Dhruv Khullar in the New York Times: “…We in the medical community have only recently started to explore how behavioral economics can improve health. As with any hot field, there’s always the possibility of hype. But these insights might be particularly valuable in health care because medical decision-making is permeated with uncertainty, complexity and emotion — all of which make it hard to weigh our options.
A leader of this movement is Dr. Kevin Volpp, a physician at the University of Pennsylvania and founding director of the Center for Health Incentives and Behavioral Economics. He designs randomized trials around some of health care’s most important challenges: nudging doctors to provide evidence-based care; ensuring patients take their medications; and helping consumers choose better health plans.
“There’s starting to be a broad recognition that decision-making environments in health care could better reflect how doctors and patients actually make decisions,” he said.
Dr. Volpp, whose work is used by both the public and private sector, recently collaborated with CVS Caremark to test which financial incentives are most effective for getting employees to quit smoking. Employees were randomly assigned to one of three groups. The first was “usual care,” in which they received educational materials and free smoking cessation aids. The second was a reward program: Employees could receive up to $800 over six months if they quit. The third was a deposit program, in which smokers initially forked over $150 of their money, but if they quit, they got their deposit back along with a $650 bonus.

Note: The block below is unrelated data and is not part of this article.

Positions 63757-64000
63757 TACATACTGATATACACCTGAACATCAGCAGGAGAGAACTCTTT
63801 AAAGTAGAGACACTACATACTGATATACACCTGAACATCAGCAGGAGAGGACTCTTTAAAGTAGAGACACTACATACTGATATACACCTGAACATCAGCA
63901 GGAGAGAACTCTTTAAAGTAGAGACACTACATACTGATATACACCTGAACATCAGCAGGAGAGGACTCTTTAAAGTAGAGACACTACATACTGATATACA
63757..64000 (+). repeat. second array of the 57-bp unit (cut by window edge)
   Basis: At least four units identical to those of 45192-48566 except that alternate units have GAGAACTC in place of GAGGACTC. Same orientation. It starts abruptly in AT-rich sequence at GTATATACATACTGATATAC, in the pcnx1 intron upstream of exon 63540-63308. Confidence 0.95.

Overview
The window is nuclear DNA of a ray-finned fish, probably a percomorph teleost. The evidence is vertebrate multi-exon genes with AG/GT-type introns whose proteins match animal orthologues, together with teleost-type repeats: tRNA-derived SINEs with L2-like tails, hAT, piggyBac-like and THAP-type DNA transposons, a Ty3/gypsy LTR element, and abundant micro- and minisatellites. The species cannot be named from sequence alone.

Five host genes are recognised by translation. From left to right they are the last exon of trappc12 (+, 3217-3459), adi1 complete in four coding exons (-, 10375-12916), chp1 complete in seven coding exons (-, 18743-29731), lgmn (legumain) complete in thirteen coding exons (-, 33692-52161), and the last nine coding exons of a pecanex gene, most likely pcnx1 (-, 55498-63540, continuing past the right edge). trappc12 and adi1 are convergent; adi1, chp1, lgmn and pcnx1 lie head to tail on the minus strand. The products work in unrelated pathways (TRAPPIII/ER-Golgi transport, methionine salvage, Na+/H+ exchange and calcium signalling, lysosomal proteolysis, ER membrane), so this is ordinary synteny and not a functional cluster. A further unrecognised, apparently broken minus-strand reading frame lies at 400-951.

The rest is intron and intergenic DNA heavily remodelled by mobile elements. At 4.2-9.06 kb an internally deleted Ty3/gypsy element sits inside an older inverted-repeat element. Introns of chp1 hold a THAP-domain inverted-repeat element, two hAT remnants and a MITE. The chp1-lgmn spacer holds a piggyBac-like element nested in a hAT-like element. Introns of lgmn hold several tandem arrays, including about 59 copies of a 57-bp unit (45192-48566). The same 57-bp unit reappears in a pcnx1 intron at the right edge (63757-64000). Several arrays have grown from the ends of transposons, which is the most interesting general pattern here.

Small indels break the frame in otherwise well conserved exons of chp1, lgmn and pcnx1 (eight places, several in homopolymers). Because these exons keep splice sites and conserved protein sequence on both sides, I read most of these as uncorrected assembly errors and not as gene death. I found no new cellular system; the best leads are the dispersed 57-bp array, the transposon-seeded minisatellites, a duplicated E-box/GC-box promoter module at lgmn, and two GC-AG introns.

Compared with the usual care group, employees in both incentive groups were substantially more likely to be smoke-free at six months. But the nature of the incentives mattered. Those offered the reward program were far more likely to accept the challenge than those offered the deposit program. But the deposit program was twice as effective at getting people to quit — and five times as effective as just pamphlets and Nicorette gum.
Parting with your own money is painful. But it is effective.
That’s also a lesson in Volpp-led research on getting people to lose weight and exercise more. One recent study gave incentives to patients by entering them into lotteries or into deposit contracts for meeting weight loss goals. Those in the lottery group were eligible for a daily lottery prize with frequent small payouts and occasional large rewards — but only if they clocked in at or below their weight loss goal. People in the deposit group invested their own money (generally a few dollars a day), which was then matched by researchers. They’d get their money back — and then some — if they met their goal at the end of the month….(More)”